In the previous Michigan State University Extension article, “Combating root-knot nematodes in daylilies: Experimental results – Part 1,” the team of MSU explored pre-plant dipping practices to best control northern root knot nematodes (Meloidogyne hapla). To recap, northern root knot nematodes are detrimental to many crops in Michigan, including bare-root ornamentals like daylilies, and can cause significant economic losses. Daylilies are typically a three-year crop and fumigation can be an effective management tool in reducing nematodes in the first year of production. However, in the subsequent years of that production cycle, fumigants cannot be reapplied thereby allowing northern root knot nematode populations to reestablish and infest the plants. Our first trials explored root dipping practices to combat northern root knot nematodes, and they have since begun exploring fumigant alternatives that can be reapplied each year of production.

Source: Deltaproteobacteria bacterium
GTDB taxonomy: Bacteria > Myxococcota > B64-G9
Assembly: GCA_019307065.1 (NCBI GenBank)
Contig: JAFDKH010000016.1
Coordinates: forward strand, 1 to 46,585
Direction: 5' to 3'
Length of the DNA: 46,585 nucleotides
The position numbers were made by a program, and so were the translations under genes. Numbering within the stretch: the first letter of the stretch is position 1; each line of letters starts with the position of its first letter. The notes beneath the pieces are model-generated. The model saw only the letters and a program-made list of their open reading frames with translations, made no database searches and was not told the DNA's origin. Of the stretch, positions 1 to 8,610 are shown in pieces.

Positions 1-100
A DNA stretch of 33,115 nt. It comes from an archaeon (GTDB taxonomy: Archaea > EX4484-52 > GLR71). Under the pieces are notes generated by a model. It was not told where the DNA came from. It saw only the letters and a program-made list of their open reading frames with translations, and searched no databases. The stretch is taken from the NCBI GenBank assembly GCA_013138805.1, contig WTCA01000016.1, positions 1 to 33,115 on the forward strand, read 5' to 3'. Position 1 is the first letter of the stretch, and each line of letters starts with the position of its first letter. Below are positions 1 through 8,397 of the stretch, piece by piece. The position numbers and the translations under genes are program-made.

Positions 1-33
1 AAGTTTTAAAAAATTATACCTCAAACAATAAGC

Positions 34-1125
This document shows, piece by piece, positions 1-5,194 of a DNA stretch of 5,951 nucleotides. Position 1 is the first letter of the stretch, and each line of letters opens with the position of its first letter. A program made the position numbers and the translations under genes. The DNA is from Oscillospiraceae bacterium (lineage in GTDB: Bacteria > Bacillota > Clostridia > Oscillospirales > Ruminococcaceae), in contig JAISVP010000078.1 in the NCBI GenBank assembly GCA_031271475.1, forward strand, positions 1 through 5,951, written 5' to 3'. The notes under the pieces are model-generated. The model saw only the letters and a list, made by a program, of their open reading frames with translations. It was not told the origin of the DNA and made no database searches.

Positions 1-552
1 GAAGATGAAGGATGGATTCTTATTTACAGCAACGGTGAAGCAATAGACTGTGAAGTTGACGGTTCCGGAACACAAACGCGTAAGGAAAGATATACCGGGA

In 2018, a field trial was established with ‘Going Bananas’ daylilies to test nematicides and composts (Table 1) compared to an untreated and fumigated control over the course of the three-year production cycle. They monitored plant growth and nematode populations in roots and soil.